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A tidewater glacier making its way around an obstacle shaping the landscape. Photo: Dragonfly Leathrum

I’m intrigued by the changing colors of the ocean from almost black to bright blue. The color morphs each day and even during the day as we change our location and clouds filter the light. About 200 miles into Scoresby Sound we entered into the Nordvest Fjord. One day the water was still, almost glassy. The ocean reflected mountains and icebergs alike which created an image of peace, tranquility, and awe. The next moment winds picked up, creating waves that smashed into icebergs. Another day the water looked a deep turquoise and later changed with the sun to a bright turquoise I have not seen before. Pictures taken this day look like we were in the Tropics instead of the Arctic.

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A bright day aboard the ship in the Nordvest Fjord with a turquoise sea. Photo: Dragonfly Leathrum

Despite the distracting, dramatic landscape serious work was to be done. Mapping the rugged seafloor, Ellen’s instrument revealed a new science to me. She discovered that many of the islands in front of us were in the wrong place on the maps we had. I learnt a new word, “bathymetry” for this science that Ellen Werner of the University of Munich explains in daily meetings. I always look forward to her segment and watch her slowly evolving maps with new discoveries. Also, in our nightly meetings the scientists give short talks about their current work at home, because not all students work on Greenland Oceanography. They even let me give a talk about my artwork. No graphs or charts in my power point, folks.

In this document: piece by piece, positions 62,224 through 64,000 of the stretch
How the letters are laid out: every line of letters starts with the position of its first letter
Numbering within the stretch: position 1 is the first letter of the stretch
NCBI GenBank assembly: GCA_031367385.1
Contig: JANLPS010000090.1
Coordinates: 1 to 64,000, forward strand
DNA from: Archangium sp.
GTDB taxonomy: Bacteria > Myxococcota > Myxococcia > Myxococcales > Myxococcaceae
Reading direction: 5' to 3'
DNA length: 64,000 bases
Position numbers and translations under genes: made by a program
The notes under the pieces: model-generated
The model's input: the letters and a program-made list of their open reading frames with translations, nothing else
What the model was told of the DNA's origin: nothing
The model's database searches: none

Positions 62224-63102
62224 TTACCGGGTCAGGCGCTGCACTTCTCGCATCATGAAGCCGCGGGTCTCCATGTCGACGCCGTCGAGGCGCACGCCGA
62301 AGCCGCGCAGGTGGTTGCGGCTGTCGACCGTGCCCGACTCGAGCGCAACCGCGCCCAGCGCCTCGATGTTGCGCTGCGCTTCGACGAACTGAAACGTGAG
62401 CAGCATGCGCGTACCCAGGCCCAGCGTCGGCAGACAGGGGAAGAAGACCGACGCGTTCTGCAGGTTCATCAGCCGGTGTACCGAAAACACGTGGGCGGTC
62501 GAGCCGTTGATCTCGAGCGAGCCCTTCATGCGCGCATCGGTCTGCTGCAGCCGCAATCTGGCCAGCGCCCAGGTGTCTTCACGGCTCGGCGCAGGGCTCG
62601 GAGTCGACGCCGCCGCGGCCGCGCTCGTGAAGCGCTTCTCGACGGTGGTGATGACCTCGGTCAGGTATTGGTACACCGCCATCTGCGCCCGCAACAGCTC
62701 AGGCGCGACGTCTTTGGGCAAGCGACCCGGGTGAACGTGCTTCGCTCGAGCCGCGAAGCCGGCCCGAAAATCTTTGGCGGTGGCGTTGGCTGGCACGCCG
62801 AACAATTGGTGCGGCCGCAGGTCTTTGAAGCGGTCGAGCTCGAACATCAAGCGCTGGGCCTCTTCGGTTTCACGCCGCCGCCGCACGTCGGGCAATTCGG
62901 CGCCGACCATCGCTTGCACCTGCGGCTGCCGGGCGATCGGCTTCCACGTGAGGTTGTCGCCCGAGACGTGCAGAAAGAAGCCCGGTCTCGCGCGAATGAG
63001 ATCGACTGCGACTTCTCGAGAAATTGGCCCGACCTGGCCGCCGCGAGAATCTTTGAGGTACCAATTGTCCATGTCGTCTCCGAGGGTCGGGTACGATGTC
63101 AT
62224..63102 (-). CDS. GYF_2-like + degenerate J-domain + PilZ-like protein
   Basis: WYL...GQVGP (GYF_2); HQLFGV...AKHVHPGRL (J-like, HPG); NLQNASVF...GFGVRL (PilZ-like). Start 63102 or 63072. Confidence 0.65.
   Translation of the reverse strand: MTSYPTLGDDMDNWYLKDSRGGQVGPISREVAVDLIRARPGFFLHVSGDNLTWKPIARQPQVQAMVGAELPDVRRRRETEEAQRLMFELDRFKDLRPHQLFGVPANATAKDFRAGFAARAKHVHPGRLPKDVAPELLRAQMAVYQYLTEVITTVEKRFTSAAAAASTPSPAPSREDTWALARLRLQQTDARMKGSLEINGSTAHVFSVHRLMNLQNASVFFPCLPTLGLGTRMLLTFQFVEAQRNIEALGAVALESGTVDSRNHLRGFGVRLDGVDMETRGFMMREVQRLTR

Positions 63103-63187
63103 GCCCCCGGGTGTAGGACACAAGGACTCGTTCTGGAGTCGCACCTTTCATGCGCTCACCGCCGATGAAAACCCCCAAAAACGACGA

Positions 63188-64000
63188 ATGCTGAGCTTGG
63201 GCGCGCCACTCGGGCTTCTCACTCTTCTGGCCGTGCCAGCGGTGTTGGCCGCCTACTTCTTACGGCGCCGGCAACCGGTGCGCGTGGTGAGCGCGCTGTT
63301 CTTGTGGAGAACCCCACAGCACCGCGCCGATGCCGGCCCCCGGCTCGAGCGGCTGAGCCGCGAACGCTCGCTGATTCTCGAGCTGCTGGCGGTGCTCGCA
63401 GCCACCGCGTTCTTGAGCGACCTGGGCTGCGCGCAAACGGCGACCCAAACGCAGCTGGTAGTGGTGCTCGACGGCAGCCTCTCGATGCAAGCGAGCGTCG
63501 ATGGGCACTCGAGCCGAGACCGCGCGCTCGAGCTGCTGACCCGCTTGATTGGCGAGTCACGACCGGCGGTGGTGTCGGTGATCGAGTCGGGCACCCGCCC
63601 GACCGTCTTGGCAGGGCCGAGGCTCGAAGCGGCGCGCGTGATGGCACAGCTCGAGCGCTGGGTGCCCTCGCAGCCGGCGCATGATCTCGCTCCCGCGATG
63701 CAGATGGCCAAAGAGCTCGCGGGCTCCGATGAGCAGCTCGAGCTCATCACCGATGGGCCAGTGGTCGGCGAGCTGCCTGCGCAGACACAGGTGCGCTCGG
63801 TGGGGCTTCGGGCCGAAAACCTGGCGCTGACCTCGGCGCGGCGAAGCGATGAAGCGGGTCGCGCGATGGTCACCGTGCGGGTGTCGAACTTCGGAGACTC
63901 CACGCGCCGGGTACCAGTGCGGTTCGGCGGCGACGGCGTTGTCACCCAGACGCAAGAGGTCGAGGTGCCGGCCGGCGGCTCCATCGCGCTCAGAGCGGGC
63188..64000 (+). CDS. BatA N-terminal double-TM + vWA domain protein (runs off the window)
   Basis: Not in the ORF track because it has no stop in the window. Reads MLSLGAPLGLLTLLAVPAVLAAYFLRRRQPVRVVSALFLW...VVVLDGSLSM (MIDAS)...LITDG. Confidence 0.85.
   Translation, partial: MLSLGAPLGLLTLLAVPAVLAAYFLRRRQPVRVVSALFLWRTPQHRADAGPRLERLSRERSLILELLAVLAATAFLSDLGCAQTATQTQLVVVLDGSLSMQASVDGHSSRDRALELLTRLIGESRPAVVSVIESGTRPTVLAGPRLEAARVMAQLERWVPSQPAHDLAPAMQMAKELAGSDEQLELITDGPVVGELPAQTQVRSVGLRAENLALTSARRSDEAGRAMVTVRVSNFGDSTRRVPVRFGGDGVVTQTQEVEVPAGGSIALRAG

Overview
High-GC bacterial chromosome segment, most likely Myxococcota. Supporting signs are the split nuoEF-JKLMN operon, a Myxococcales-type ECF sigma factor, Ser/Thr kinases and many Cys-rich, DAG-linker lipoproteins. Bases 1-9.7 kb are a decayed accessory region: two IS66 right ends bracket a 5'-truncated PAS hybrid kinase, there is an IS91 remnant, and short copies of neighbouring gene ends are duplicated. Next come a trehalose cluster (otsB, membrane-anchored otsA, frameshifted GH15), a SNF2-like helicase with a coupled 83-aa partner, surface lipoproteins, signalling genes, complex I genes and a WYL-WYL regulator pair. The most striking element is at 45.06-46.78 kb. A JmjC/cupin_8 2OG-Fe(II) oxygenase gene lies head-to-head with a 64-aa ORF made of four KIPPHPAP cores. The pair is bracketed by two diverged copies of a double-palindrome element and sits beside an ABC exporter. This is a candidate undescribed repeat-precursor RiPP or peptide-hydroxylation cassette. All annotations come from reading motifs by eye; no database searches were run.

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Ellen Werner discusses newly mapped bottom topography near the Denmark Strait. We call the Sea Hill, Ellen’s Hill. Photo: Dragonfly Leathrum

My seasickness retreated and I feel more surefooted on the ship. I am conquering my fear of heights as I get more comfortable standing closer to the ship’s railings when taking photos. Calmer seas also allowed me to paint again:

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Watercolor and colored pencil of an iceberg in the Scoresby Sound. 24cm x 17 cm by Dragonfly Leathrum

 

Written by Dragonfly Leathrum 8/28/18

 

 

Rollin’ on the waves with my scientist homies

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Sort of ready for the safety drill.  Photo by Andreas Muenchow

Seasickness comes and goes. I was hoping to be okay after five days in, and most of the time I am, but I’m still reliant on the seasick pills. There is nothing in my adult life that can describe what this feels like, but there are two experiences from my childhood that match it well. The first is riding backwards in the way back seat of a full-size station wagon in West Virginia. West Virginia is full of roads with sharp turns in the mountains where the road will also “drop” you for a second if you drive too fast over a rise. The second is swinging on a swing. The particular swing I’m thinking of was connected to my babysitter’s swing set. It was two benches connected to each other by a metal frame that you could pile a lot of kids on. We would pretend that we were either pirates at sea or for more drama, escaping the pirates. Of course, there were always alligators, sharks or both underneath, so you couldn’t just jump off when the swing got too high and the poles started to pull out of the ground.

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Rock and roll childhood